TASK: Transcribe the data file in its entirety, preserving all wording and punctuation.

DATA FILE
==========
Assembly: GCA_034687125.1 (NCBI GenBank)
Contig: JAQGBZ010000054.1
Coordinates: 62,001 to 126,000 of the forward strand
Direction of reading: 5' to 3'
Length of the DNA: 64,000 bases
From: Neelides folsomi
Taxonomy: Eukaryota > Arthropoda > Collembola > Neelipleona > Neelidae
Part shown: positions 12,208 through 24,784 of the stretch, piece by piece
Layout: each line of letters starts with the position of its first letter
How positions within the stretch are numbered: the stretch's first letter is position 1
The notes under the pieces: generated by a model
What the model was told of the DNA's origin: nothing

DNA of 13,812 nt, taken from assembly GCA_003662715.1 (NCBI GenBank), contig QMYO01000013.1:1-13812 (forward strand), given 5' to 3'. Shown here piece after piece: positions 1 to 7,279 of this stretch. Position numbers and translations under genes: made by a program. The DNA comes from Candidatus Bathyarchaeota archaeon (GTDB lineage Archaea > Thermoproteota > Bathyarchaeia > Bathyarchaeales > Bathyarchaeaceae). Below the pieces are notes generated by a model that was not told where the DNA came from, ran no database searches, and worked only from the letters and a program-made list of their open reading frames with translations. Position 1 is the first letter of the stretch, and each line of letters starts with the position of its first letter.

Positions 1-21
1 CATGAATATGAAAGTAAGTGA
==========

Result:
Assembly: GCA_034687125.1 (NCBI GenBank)
Contig: JAQGBZ010000054.1
Coordinates: 62,001 to 126,000 of the forward strand
Direction of reading: 5' to 3'
Length of the DNA: 64,000 bases
From: Neelides folsomi
Taxonomy: Eukaryota > Arthropoda > Collembola > Neelipleona > Neelidae
Part shown: positions 12,208 through 24,784 of the stretch, piece by piece
Layout: each line of letters starts with the position of its first letter
How positions within the stretch are numbered: the stretch's first letter is position 1
The notes under the pieces: generated by a model
What the model was told of the DNA's origin: nothing

DNA of 13,812 nt, taken from assembly GCA_003662715.1 (NCBI GenBank), contig QMYO01000013.1:1-13812 (forward strand), given 5' to 3'. Shown here piece after piece: positions 1 to 7,279 of this stretch. Position numbers and translations under genes: made by a program. The DNA comes from Candidatus Bathyarchaeota archaeon (GTDB lineage Archaea > Thermoproteota > Bathyarchaeia > Bathyarchaeales > Bathyarchaeaceae). Below the pieces are notes generated by a model that was not told where the DNA came from, ran no database searches, and worked only from the letters and a program-made list of their open reading frames with translations. Position 1 is the first letter of the stretch, and each line of letters starts with the position of its first letter.

Positions 1-21
1 CATGAATATGAAAGTAAGTGA